Today, February 8, Hrodna Regional Court Judge Dzmitry Bubenchyk sentenced journalist and Polish minority activist Andrzej Poczobut to eight years of imprisonment.
8 years in prison. Andrzej Poczobut’s conviction is revenge for dissent, says BAJ and demands the journalist’s release
On 8 February, Hrodna Regional Court sentenced Andrzej Poczobut, a prominent Belarusian journalist, publicist, and member of the Union of Poles in Belarus, to eight years in prison. Poczobut was found guilty of encouraging actions aimed at harming the national security of the Republic of Belarus and inciting ethnic hostility.
BAJ nominates National Union of Journalists of Ukraine for UNESCO/Guillermo Cano World Press Freedom Prize
Last year, the Belarusian Association of Journalists won the UNESCO/Guillermo Cano World Press Freedom Prize. 46 countries, as well as many journalistic organizations globally, nominated BAJ for this award. Among them was the National Union of Journalists of Ukraine, BAJ’s close partner.
The security forces detained Anastasia Sharkevich who administered the Narodnaya Volya Telegram channel, as reported by a pro-regime Telegram channel. Zerkalo informs that Sharkevich is accused of calling for blocking traffic, mass riots, and other illegal actions.
The individual communication is filed under the Optional Protocol to the International Covenant on Civil and Political Rights (ICCPR).
Aliaksandr Lukashuk, RFE/RL Belarus director, is leaving the agency, Radio Liberty reports.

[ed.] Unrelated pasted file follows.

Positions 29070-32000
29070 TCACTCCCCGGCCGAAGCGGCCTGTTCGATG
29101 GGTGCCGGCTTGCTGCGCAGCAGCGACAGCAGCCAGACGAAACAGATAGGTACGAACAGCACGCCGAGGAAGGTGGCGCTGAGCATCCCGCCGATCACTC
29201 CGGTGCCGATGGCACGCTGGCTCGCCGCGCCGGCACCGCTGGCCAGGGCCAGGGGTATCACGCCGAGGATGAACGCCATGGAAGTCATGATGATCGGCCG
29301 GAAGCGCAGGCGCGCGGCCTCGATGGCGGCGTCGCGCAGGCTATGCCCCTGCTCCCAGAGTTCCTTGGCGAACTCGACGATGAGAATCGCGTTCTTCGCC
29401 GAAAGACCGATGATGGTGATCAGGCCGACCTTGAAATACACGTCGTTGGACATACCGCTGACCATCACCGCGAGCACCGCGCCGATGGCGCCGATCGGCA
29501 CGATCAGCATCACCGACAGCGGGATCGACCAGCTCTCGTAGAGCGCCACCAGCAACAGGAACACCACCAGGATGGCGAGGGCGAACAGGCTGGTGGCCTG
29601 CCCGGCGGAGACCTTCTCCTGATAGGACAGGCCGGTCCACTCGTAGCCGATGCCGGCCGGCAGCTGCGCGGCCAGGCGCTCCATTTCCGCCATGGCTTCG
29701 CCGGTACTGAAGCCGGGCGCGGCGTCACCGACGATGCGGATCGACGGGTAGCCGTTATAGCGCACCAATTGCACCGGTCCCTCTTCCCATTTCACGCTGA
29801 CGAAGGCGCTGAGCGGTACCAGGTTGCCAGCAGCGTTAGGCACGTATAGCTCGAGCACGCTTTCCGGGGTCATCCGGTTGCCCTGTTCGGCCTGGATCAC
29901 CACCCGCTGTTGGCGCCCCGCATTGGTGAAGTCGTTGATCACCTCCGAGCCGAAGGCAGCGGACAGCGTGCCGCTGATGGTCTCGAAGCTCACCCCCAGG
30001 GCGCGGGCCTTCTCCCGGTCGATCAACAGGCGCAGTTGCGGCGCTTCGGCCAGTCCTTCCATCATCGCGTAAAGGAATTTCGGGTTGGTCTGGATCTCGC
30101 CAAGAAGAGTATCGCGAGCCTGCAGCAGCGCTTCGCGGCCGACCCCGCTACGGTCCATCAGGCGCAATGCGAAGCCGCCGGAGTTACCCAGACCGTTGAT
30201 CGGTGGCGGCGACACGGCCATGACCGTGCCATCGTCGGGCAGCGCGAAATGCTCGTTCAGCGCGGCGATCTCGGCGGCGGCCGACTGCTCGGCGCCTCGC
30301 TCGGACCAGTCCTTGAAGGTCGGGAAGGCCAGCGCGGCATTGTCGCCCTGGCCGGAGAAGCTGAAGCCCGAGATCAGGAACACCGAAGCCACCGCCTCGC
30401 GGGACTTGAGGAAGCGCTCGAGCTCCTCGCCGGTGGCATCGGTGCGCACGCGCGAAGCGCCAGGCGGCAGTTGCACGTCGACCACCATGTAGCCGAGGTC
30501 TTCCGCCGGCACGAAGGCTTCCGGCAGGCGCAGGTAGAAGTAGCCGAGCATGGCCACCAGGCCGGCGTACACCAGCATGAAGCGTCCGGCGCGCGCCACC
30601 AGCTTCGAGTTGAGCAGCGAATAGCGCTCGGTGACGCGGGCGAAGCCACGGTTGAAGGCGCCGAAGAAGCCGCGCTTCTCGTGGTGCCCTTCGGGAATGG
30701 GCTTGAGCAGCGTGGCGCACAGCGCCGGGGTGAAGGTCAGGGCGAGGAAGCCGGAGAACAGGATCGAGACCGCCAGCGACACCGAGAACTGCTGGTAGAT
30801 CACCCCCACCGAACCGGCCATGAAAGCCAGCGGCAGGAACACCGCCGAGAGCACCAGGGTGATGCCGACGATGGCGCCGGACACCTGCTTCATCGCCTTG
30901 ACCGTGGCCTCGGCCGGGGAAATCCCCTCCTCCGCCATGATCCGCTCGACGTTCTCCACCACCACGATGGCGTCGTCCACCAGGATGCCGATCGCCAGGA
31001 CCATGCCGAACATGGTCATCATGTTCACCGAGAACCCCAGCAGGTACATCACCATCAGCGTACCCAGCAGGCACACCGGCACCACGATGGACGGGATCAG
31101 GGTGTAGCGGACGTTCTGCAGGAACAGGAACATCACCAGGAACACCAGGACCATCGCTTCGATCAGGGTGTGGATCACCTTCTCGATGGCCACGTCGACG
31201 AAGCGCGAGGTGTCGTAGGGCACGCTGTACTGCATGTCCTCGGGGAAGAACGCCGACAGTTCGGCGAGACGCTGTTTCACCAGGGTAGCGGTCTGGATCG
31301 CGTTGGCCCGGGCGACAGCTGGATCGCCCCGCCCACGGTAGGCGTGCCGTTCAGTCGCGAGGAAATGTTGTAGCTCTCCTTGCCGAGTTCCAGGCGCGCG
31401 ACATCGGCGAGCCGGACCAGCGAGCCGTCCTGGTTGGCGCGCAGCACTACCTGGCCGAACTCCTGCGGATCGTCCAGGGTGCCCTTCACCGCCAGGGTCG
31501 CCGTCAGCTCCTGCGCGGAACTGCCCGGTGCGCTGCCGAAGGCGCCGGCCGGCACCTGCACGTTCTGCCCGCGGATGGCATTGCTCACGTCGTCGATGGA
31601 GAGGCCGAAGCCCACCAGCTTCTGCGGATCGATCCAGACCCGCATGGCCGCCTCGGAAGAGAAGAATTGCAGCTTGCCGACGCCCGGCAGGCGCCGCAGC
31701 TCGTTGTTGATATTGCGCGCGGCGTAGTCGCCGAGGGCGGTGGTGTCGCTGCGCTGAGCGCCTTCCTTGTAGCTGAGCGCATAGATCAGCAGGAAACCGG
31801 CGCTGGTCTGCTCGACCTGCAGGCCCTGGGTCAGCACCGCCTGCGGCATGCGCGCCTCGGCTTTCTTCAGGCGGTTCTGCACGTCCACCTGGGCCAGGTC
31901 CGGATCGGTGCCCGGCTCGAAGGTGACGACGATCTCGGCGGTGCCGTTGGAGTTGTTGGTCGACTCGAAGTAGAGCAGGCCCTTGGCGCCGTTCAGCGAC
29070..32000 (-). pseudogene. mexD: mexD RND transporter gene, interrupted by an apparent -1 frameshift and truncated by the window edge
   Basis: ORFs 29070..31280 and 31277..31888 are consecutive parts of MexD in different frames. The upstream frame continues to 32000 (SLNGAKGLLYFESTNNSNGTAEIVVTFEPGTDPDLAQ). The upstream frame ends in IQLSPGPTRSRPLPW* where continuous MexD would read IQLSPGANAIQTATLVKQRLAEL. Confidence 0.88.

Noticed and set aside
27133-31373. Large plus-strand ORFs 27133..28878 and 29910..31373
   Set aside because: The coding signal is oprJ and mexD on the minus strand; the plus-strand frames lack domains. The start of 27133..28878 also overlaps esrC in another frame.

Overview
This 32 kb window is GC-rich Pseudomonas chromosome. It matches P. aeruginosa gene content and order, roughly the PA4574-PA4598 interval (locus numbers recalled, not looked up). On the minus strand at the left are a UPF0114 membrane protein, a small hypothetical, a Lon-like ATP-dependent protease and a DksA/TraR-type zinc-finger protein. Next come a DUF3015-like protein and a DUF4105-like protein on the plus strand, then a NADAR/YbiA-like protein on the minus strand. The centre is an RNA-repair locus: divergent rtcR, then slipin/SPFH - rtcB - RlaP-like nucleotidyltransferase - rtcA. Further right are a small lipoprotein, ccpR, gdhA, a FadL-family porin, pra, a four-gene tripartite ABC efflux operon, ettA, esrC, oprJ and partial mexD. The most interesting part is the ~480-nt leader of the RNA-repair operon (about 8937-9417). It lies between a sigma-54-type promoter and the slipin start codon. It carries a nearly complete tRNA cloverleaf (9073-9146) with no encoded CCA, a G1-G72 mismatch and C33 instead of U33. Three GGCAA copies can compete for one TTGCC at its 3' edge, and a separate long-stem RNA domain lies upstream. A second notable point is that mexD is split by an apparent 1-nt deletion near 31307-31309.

February 4 was to mark the release date of cameraman Pavel Padabed from 15-day administrative detention. However, the Belarusian Association of Journalists found out that he was transferred to Minsk pre-trial detention center and a criminal case was brought against him instead.
The achievement of sustainable development goals in Belarus is undoubtedly impossible without independent media and journalists allowing the general public access to information of public interest. However, the state of media freedom and the right of access to information in Belarus is deteriorating year by year. The 2020 presidential election period has been a critical milestone that launched a large-scale policy process against independent media, accompanied by official attempts to control all information dissemination, as well as suppress dissent.
In an unusual utopian column, KYKY.org media announced that Viktar Malisheuski, a well-known Belarusian journalist, became the new editor-in-chief of the publication.